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  • Victoria Bell

The GDPR Clock is Ticking: What SME's Need to Know

With just twenty-four days to go until GDPR is enforced in the UK, now is the time to review your compliance and ensure any last-minute amendments. It is never too late to make adjustments and modifications to process, policy and cybersecurity to ensure compliance with the new regulation.

Clock ticking to GDPR

A variety of recent news reports have highlighted how firms such as Apple, Facebook and Whatsapp are dealing with the new requirements, with many subscribers receiving a number of emails updating privacy notices and terms and conditions in readiness for the implementation of the new regulation on 25th May. Recently, however, a number of reports focusing on SMEs suggest that many remain unprepared.

The Federation of Small Businesses found in February that over a third of small businesses had not started preparing for GDPR, with only 8% of small businesses having completed their preparations by that point. The FSB highlighted that many firms were simply unaware of the changes that would need to be made. Whilst the GDPR represents the biggest change to Data Protection law in the UK, small and medium sized businesses can take small and effective steps towards compliance that can ensure that they both stay on the right side of the new laws, and that they maintain and build on their current business.

The impact of the changes is hinted at in the interest it is garnering in international media as well – particularly in light of the recent allegation that a data mining firm misused the data of tens of millions of Facebook users – with stories from the U.S. highlighting that American-based companies dealing with users in the E.U. and UK will have to comply. As well as the continuing conversation around the differences in expectation of privacy between the U.S. and E.U and whether public perception of the likelihood of privacy will change in light of the GDPR.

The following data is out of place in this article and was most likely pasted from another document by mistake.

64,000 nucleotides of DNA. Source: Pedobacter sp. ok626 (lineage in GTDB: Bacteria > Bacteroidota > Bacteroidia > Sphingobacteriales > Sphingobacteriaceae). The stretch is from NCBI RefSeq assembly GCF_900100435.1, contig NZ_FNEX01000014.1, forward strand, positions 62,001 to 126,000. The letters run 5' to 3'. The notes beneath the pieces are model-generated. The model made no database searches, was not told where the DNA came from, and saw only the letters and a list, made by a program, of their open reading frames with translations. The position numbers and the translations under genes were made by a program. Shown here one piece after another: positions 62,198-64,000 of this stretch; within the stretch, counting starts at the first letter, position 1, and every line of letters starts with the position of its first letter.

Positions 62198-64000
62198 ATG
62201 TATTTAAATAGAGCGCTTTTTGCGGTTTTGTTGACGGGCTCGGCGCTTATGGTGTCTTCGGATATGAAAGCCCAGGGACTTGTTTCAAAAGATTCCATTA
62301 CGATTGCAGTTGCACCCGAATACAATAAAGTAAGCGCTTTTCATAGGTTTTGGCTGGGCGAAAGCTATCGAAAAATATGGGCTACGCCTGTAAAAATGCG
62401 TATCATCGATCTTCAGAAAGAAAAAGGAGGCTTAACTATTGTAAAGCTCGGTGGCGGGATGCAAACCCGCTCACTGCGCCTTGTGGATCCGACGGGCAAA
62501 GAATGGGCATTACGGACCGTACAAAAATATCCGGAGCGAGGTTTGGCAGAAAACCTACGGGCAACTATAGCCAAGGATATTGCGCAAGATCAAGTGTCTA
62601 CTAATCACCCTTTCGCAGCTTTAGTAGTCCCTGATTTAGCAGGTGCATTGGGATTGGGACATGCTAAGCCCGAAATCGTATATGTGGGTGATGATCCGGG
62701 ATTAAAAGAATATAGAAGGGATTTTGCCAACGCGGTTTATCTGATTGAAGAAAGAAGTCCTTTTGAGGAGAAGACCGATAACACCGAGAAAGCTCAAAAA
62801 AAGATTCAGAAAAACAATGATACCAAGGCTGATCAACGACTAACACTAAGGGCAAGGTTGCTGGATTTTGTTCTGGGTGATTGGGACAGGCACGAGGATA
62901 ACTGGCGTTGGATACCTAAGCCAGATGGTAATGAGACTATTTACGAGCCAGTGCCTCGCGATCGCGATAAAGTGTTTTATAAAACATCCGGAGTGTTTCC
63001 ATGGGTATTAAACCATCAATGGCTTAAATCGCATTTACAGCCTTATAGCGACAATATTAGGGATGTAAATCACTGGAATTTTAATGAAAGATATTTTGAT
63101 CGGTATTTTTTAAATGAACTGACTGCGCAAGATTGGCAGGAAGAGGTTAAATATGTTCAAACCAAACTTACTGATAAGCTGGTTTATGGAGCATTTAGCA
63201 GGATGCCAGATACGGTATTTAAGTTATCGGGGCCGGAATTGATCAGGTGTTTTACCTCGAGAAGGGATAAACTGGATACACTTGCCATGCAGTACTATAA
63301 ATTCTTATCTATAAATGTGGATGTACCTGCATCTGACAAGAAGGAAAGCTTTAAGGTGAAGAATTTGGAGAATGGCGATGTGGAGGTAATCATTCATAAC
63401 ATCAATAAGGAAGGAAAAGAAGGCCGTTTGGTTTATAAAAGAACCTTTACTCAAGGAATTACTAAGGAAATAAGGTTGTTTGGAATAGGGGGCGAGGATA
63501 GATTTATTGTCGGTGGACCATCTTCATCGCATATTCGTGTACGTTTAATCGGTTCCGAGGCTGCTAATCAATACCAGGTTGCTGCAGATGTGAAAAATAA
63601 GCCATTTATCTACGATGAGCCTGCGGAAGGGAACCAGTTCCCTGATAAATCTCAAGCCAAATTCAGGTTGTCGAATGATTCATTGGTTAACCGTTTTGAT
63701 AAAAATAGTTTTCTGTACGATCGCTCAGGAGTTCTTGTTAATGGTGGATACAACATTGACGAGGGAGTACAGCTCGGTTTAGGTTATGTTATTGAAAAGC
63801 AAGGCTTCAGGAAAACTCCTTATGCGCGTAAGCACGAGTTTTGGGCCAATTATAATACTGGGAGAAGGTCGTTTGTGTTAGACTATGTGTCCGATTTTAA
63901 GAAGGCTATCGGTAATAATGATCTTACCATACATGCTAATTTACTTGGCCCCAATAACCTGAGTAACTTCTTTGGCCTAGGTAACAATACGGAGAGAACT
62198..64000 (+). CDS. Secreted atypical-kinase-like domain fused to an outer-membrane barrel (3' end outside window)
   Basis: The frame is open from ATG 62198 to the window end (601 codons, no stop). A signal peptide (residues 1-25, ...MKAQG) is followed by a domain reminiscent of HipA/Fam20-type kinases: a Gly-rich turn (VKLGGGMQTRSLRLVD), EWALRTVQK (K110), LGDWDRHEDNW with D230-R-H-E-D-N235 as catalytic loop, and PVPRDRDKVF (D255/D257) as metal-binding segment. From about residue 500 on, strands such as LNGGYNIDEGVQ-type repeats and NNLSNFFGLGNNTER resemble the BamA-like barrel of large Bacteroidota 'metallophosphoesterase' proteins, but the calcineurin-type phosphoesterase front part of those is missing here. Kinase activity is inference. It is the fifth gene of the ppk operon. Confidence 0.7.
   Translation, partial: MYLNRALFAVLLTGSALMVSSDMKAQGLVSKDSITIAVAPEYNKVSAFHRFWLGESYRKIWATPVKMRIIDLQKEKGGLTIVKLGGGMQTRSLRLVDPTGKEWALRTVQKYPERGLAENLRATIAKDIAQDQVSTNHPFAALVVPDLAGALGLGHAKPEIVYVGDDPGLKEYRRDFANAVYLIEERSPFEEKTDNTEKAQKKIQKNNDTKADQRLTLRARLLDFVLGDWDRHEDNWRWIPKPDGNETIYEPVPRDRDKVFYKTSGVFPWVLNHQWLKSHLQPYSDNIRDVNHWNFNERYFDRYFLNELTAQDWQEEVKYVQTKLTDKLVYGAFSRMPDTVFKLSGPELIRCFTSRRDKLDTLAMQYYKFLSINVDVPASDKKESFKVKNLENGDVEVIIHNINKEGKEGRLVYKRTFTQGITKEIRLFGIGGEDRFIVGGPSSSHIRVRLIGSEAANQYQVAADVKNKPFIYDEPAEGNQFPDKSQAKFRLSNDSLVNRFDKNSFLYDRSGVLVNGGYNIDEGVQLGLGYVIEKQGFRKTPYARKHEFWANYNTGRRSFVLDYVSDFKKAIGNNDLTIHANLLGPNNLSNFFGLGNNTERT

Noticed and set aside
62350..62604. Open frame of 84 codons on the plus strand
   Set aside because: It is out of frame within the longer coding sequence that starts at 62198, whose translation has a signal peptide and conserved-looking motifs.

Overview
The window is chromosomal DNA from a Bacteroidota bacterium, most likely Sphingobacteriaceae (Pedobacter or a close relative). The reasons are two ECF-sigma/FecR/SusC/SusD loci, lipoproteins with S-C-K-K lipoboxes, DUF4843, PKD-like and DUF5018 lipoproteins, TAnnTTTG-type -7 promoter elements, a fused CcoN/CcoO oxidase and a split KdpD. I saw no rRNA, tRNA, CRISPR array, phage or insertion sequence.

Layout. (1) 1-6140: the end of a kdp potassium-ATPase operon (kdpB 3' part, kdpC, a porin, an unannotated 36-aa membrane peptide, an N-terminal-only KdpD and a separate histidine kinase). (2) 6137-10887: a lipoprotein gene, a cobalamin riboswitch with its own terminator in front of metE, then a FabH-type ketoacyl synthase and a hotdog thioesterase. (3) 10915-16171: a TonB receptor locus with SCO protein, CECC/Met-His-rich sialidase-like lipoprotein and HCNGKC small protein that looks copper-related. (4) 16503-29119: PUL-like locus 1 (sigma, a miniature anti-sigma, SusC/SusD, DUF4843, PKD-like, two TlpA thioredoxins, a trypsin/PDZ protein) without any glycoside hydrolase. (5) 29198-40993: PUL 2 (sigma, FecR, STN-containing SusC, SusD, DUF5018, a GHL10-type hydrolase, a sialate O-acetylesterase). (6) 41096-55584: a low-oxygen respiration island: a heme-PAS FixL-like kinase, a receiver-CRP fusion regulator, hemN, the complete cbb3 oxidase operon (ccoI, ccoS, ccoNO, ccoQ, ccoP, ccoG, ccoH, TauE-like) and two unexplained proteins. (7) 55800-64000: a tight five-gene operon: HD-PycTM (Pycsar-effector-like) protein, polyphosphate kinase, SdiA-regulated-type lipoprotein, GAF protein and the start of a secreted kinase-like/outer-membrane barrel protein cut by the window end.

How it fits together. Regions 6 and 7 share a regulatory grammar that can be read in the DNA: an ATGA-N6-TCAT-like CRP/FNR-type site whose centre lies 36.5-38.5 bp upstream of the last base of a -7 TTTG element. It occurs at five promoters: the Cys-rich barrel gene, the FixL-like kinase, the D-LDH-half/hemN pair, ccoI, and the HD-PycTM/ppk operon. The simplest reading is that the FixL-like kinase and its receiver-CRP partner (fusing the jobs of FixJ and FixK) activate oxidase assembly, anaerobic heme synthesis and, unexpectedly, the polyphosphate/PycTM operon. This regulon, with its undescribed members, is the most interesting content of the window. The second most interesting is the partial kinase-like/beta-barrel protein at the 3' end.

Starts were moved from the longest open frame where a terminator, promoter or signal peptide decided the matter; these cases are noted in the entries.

Much has been made of the range of stories and news items in the media that focus on the financial and reputational impacts on firms that do not comply. Whilst many SMEs might benefit from appropriate advice and consultancy on approaches to GDPR, most will be aware of the consequences of a breach; regulators will be able to issue penalties of €20m, or 4% of annual global turnover, whichever is greater, for the most serious breaches. Less serious breaches will be subject to a lesser maximum penalty of €10m, or 2% of annual global turnover. Non-compliance certainly carries heavy penalties.

The Regulation is likely to have a further-reaching impact on the perception of privacy that will likely change customer expectations. Once consumers become more aware of their rights – including the right to request copies of their data free of charge, and the right to request erasure of data under certain circumstances – it’s possible that firms will need to spend more time ensuring compliance with increasing requests.

The inundation of news reports and information can seem confusing and overwhelming. However, GDPR offers all businesses the opportunity to consider current practices, and to build their current customer base. Most businesses will need, in any case, to take an inventory of current data collection practices and marketing strategies, and consider what data is held, why, and for what purpose. Whilst it does need to be thorough, the process does not need to be overly complex, and can benefit from a straightforward and manageable approach. The task has the added benefit of offering the opportunity to win trust from customers. In ensuring that privacy policies are revised, how data will be used is explained clearly, and setting out the rights to customers’ proactively, especially in advance of competitors, can help to win trust.

Smaller firms may find budgeting and resources don’t leave much room for the required changes to ensure GDPR compliance. Most companies will need to modify or develop new processes and procedures to ensure that data collection is compliant, train current and new staff members, and ensure that their cyber security provisions are sufficient.

Our GDPR Preparation Pack and last-minute policy check can help you understand the changes you need to make before the Regulation comes into force. Contact us for more information on how we can support SMEs in the lead-up to GDPR.

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